Economics: Super Seduction
Interview: Bono and Me
Unions: The Eight Hour Day and the Holy Spirit
Technology: From Widgets to Digits
Education: Dumb and Dumber
Health: No Place for the Young
History: The Work-In That Changed a Nation
Review: Dare to Win
Poetry: Labor's Dreaming
The Locker Room
Morals Beat Hasty Retreat
Uncounted Cost Of Asbestos
Voting Farce Expands
I Beg To Differ
The Westie Wing
"If, instead of individual bargaining, one can conceive of a collective agreement... it seems to me that the framers of the agreements would have to take, as the first and dominant factor, the cost of living as a civilised being.
"If A lets B have the use of his horses, on the terms that he give them fair and reasonable treatment, I have no doubt that it is B's duty to give them proper food and water, and such shelter and rest as they need." - Justice H.B. Higgins in his Harvester Judgement.
It's 98 years since Justice H. B. Higgins handed down his Harvester Judgement to the Arbitration Commission, guaranteeing a liveable minimum wage. The Howard Government in its 4th term is bent on the complete corruption of this essential part of Australian history through a jurisdictional horse-trading exercise before the centenary is out.
When Howard was Leader of the Opposition almost 20 years ago, he told the H.R. Nicholls Society:
"Mr Justice Higgins' Harvester Judgement of 1907 effectively determined that Australian industrial relations would be inflexible and centralised. According to Higgins, it would be better for an employer to go out of business than pay his employees less than the fixed rate..."
This spin is as ideologically twisted as it is inaccurate. If Howard has his way, workers in all areas of Australia and especially NSW, will be forced to work under a system of watered-down Awards and minimal entitlements.
Howard's hypocrisy is highlighted by his backing of bosses' unions, championing collective bargaining among small business unions and associations and his belief in centralised wage fixing and industrial relations.
Howard's right hand man, Peter Costello, is just as hypocritical in wanting gaol terms for CEOs guilty of collusion in tendering (but not industrial manslaughter).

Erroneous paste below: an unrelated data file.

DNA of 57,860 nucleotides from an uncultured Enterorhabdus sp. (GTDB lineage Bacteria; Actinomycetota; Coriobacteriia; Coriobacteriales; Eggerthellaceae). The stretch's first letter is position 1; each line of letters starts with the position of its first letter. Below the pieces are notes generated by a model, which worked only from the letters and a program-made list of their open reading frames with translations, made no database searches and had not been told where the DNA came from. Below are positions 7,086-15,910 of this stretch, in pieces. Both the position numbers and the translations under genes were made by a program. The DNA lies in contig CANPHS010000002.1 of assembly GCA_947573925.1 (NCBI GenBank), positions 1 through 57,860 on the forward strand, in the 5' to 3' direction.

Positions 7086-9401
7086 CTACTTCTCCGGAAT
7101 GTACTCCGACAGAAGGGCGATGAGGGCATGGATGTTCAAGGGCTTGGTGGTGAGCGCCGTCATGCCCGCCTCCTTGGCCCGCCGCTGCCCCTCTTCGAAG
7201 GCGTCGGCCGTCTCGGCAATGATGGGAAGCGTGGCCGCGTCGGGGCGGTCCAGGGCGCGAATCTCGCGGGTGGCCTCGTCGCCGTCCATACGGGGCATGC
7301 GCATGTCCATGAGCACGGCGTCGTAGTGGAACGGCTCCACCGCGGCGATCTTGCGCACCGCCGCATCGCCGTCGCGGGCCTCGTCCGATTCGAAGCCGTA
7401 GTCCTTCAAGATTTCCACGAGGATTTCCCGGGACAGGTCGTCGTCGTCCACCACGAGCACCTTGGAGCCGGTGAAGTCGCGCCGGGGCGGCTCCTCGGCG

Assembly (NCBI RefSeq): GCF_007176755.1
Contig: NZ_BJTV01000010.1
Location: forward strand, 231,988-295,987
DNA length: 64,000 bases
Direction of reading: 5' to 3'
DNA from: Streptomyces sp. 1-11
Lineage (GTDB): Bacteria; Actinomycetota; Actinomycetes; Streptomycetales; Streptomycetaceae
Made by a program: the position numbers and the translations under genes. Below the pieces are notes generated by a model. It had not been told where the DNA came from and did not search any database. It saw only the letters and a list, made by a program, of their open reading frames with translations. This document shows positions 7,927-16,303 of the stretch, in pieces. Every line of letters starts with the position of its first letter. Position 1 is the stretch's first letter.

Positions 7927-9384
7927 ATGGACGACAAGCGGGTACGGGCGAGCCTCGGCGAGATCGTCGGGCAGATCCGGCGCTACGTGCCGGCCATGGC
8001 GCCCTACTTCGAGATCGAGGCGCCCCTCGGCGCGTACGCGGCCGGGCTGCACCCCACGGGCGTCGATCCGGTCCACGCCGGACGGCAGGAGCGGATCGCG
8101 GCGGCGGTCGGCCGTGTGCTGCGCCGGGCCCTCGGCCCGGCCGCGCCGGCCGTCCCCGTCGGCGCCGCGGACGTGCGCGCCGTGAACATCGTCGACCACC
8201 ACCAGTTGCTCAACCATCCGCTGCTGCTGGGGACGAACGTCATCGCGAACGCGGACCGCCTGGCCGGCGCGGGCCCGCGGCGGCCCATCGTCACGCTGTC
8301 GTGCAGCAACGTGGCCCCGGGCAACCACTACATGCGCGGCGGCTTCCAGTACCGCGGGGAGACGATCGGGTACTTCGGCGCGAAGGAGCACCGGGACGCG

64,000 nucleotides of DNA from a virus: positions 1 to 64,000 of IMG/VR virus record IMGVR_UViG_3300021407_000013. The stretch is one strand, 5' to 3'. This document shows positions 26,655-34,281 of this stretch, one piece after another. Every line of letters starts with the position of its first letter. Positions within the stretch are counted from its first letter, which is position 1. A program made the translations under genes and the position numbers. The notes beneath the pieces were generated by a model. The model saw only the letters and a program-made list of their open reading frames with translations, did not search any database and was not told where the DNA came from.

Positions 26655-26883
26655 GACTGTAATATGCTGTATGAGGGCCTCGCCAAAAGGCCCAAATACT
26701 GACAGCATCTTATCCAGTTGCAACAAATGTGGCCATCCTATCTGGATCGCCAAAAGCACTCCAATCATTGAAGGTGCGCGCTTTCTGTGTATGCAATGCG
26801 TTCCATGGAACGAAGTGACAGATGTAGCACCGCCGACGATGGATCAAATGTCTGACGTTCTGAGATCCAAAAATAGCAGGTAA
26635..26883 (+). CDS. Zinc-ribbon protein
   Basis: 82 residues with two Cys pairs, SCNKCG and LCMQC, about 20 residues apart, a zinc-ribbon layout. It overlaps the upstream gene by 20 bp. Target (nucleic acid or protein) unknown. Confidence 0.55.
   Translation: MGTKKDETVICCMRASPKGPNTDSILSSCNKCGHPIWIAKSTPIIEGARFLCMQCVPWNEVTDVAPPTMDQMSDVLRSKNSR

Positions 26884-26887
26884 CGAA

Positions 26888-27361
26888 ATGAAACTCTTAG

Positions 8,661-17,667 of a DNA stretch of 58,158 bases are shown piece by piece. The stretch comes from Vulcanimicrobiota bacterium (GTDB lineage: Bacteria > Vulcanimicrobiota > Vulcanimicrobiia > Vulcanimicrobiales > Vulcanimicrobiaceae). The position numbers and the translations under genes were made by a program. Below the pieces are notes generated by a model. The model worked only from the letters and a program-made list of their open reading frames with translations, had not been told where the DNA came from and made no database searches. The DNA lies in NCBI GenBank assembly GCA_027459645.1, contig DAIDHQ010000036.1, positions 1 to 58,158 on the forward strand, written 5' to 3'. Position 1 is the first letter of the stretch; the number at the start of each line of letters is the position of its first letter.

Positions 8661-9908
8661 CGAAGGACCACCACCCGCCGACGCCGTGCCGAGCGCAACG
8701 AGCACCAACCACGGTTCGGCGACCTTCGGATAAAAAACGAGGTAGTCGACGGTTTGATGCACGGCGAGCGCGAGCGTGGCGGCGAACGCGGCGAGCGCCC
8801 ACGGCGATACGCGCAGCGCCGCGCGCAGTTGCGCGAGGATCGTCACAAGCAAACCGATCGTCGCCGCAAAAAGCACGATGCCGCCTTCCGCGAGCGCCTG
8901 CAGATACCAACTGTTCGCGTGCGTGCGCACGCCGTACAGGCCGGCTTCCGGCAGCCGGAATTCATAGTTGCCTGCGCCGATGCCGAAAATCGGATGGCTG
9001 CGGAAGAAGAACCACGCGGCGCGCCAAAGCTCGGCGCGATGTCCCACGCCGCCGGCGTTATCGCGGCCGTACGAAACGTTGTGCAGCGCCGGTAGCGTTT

That's all fine for the bosses but when it comes to protecting workers' entitlements against corporate collapse, such as Walter Construction Group's, they won't lift a finger to formulate a national scheme to prevent collapses in the first place.
As NSW and other State Governments grapple with the challenge of providing more public services with less revenue (mainly due to GST allocations), we have to protect against the temptation to cede the difficult policy areas to the Federal Government.
There may be merit in the theory of horse-trading in matters of jurisdiction but the fact is that NSW as the most populous state will get a raw deal almost every time. And it is absolutely essential that Industrial Relations not be traded-off like some commodity in a so-called "free trade" negotiation.
Recent newspaper articles revealed that in Victoria, where the Federal system enjoys a monopoly, the number of working days lost is up to 70 per cent greater than under the NSW system.
This system allows a fair go for employers as well as workers and that in a recent review of the Act, not one business group suggested abolition of the State industrial relations system.
Howard continues to blackmail the states in many areas, not just industrial relations. Recently, threats to withhold funding on Austlink roads unless AWAs are implemented were made to the states under the guise of National Competition Policy.
This is the context in which the Carr-Refshauge Government confronts the challenges of delivering for NSW with annual funding for new infrastructure reaching $7.5 Billion, for example.
The recent resignation of Michael Egan as Treasurer resulted in a reshuffle of Ministerial roles. Andrew Refshauge has been Deputy Premier since Labor came to power in 1995 and it is fitting that he is the new Treasurer. He was replaced as Minister for Education by Carmel Tebbutt and John Watkins is the new Transport Minister.